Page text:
Andrew Schroedter / The Better Government Association & Chicago Sun-Times – 2015-08-01 01:04:26
(July 26, 2015) — Chicago police have fatally shot 70 people over a five-year span, tops among departments in the largest US cities.
The Chicago victims were nearly all male. Most were black. More than half of the killings happened in six South Side police districts.
No other police department in any of the 10 most populous cities killed more people from 2010 through 2014, but Chicago ranks fourth behind Phoenix, Philadelphia and Dallas when the numbers are adjusted for population, according to a Better Government Association analysis of data obtained through interviews and open records requests.
The findings come as law enforcementâ€™s use of deadly force comes under intense scrutiny amid highly publicized killings in Cleveland; Ferguson, Missouri; New York, and elsewhere that have triggered a national conversation about policing.
In Chicago, an officer was recently acquitted of killing an unarmed woman, the first time a cop has stood trial for a fatal shooting in more than a decade, and the FBI is investigating last yearâ€™s death of a teen shot 16 times by Chicago police.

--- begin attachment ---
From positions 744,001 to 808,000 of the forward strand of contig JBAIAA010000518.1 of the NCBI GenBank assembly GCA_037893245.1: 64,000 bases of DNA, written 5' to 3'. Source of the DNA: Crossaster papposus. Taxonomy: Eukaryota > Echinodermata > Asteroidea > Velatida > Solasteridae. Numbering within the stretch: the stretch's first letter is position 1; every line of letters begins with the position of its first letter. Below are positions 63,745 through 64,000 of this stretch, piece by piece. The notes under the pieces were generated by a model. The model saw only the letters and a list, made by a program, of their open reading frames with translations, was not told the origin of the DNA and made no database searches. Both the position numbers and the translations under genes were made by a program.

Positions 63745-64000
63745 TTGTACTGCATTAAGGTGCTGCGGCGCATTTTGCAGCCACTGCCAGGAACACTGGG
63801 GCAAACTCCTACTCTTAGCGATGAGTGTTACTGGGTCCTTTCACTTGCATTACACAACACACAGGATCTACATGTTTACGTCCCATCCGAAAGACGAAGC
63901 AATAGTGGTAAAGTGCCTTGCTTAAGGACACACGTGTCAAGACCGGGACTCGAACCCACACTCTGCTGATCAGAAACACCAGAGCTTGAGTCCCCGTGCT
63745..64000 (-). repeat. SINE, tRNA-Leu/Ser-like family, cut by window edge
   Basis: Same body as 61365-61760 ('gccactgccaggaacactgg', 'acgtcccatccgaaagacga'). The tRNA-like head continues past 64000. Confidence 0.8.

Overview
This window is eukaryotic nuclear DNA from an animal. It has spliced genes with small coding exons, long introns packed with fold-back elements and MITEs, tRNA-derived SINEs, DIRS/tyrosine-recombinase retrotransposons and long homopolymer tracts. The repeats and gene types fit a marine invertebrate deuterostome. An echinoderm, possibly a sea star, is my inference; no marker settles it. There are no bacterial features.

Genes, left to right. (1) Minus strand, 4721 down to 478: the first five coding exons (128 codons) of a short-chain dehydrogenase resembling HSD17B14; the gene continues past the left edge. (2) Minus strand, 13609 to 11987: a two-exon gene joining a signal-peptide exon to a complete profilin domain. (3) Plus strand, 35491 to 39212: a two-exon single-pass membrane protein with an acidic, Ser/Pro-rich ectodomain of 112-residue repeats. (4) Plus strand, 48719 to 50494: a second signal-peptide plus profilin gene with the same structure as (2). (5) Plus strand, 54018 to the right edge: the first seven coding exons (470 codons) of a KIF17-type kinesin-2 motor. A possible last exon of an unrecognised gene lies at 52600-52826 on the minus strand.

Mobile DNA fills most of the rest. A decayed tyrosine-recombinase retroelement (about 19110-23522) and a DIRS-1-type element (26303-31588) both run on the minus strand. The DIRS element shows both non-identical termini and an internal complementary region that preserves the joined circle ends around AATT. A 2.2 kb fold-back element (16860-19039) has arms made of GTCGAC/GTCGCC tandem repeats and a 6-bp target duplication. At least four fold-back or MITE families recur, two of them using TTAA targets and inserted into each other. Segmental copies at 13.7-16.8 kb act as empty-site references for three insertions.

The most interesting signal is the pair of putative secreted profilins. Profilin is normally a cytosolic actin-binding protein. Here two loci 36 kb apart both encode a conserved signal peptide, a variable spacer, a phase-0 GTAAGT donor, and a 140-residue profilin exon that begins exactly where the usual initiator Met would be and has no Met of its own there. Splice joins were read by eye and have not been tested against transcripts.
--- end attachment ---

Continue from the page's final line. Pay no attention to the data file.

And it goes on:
City officials are quick to point out, however, that police shootings are trending lower this year â€” officers had fatally shot three people in 2015 as of Friday, putting the department on pace to record the fewest killings since 2012, when there were a total of eight.
â€œThe real question is, are the shootings appropriate?â€ says former Los Angeles police officer David Klinger, a professor of criminology and criminal justice at the University of Missouri-St. Louis. â€œIf not, thatâ€™s where I get concerned.â€
But how that determination is made can be controversial.
Chicagoâ€™s Independent Police Review Authority, or IPRA, has investigated nearly 400 police shootings â€” fatal and nonfatal â€” since 2007 and found only one to be unjustified, though Scott Ando, IPRAâ€™s chief administrator, said there are pending investigations â€œthat one would believe will be unjustified.â€ He declined to be more specific.
â€œJust because it was justified doesnâ€™t mean it was necessary,â€ says Peter Moskos, a former Baltimore police officer who is an assistant professor at the John Jay College of Criminal Justice at City University of New York. â€œPerhaps, it could have been prevented by better training or different tactics.â€
Chicago Police Supt. Garry McCarthy has publicly credited more training and oversight, as well as officer restraint, for reducing the number of police shootings this year. His news affairs office didnâ€™t respond to a request by the BGA to speak with McCarthy.
But in a statement, the department said, â€œSince 2011, under Supt. McCarthy, the Chicago Police Department has invested in specialized instruction . . . [that] reinforces police officersâ€™ skill sets on community building, problem solving and de-escalating tense confrontations. Police-involved shootings are down by double-digit percentages following the implementation of this unique training.â€